Authors: S. Gil, Isela Lavilla, Carlos Bendicho
Journal: Spectrochimica Acta Part B, 62: 69-75, 01/2007
Sono-induced cold vapor generation (SI-CVG) has been used for the first time in combination with a graphite furnace atomizer for determination of Hg in natural waters by electrothermal-atomic absorption spectrometry after in situ trapping onto a noble metal-pretreated platform (Pd, Pt or Rh) inserted into a graphite tube. The system allows ‘in-atomizer trapping’ of Hg without the use of conventional reduction reactions based on sodium borohydride or tin chloride in acid medium for cold vapor generation. The sono-induced reaction is accomplished by applying ultrasound irradiation to the sample solution containing Hg(II) in the presence of an organic compound such as formic acid. As this organic acid is partly degraded upon ultrasound irradiation to yield CO, CO2, H2 and H2O, the amount of lab wastes is minimized and a green methodology is achieved.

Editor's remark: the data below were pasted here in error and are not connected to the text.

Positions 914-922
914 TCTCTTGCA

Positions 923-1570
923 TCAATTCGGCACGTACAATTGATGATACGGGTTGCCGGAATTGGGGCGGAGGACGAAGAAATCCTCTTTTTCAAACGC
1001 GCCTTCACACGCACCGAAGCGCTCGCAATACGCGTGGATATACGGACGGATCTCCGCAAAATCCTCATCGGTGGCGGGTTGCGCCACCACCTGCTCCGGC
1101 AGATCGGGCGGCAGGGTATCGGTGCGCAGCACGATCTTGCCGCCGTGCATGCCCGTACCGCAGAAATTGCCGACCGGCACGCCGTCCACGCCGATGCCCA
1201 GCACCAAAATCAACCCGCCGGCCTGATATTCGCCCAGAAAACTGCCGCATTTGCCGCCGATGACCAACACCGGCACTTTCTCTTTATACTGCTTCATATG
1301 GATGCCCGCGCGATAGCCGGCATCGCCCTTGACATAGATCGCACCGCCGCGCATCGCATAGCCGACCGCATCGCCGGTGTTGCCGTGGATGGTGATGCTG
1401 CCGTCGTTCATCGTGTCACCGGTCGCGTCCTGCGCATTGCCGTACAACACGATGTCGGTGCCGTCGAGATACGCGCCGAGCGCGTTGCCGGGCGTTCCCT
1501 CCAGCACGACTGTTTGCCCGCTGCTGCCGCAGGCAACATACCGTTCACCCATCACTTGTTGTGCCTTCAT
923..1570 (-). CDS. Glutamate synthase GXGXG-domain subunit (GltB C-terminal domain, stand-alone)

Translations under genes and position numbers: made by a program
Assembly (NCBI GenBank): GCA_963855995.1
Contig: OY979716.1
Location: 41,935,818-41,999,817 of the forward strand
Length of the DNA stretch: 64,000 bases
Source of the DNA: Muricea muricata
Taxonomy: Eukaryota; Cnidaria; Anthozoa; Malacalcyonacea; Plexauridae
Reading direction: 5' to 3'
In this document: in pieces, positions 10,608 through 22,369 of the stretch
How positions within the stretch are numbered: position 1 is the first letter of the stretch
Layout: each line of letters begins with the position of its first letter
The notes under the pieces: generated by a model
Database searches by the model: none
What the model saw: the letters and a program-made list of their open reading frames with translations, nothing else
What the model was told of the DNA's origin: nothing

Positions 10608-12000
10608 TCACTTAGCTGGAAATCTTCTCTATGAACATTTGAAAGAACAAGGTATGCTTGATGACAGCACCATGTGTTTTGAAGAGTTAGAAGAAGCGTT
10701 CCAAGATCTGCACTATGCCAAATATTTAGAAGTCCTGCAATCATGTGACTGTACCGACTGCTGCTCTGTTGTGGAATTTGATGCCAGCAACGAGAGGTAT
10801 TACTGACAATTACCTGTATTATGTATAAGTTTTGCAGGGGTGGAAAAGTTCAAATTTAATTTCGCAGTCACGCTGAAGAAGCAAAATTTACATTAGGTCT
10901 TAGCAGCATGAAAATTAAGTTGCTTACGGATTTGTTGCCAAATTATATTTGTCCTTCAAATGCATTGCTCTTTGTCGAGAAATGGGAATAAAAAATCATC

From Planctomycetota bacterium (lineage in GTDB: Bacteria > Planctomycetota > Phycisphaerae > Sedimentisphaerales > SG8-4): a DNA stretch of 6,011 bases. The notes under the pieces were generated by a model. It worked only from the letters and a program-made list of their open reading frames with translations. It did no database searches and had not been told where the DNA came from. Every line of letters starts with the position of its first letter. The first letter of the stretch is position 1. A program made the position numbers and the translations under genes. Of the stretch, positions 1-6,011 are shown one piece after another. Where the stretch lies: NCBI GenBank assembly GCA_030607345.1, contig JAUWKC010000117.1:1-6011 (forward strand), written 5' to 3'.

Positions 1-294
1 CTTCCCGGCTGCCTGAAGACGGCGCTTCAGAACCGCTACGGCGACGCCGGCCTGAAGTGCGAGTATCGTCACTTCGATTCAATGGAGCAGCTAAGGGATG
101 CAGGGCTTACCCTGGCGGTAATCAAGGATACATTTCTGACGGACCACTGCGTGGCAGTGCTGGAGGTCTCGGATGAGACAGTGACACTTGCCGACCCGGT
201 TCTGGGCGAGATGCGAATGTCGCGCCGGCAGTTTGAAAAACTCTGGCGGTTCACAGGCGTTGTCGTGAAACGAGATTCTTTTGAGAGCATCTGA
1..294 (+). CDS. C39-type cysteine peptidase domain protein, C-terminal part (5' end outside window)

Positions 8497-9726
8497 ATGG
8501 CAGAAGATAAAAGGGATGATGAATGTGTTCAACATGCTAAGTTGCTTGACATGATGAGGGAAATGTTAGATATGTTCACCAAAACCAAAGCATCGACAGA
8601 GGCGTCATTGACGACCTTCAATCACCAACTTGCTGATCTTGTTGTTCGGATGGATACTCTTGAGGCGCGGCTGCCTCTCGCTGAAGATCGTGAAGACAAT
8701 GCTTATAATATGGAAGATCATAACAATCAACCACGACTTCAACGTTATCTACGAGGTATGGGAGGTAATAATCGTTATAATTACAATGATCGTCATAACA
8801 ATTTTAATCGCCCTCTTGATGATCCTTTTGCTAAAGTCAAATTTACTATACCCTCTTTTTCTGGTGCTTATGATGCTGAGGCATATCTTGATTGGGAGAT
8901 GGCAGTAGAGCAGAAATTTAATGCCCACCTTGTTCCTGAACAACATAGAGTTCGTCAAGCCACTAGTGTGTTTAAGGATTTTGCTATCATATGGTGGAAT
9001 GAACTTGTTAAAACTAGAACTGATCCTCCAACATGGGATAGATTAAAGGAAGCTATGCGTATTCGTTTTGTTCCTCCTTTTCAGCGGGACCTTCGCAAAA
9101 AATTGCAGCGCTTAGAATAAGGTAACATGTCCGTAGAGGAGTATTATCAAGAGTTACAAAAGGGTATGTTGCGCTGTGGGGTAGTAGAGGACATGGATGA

For this purpose, experimental variables influencing the generation/trapping process are fully investigated. The limit of detection for a 10 min trapping time and 10 mL sample volume was 0.03 μg L− 1 (Integrated absorbance) and the repeatability expressed as relative standard deviation was about 3%. Carbonates and chlorides at 100 mg L− 1 level caused a signal depression by 20–30%. The enhanced trapping efficiency observed with the sono-induced cold vapor generation as compared with ‘in-atomizer trapping’ methods employing chemical vapor generation is discussed. A reaction pathway for SI-CVG is proposed on the basis of the current knowledge for synthesis of noble metal nanoparticles by ultrasound.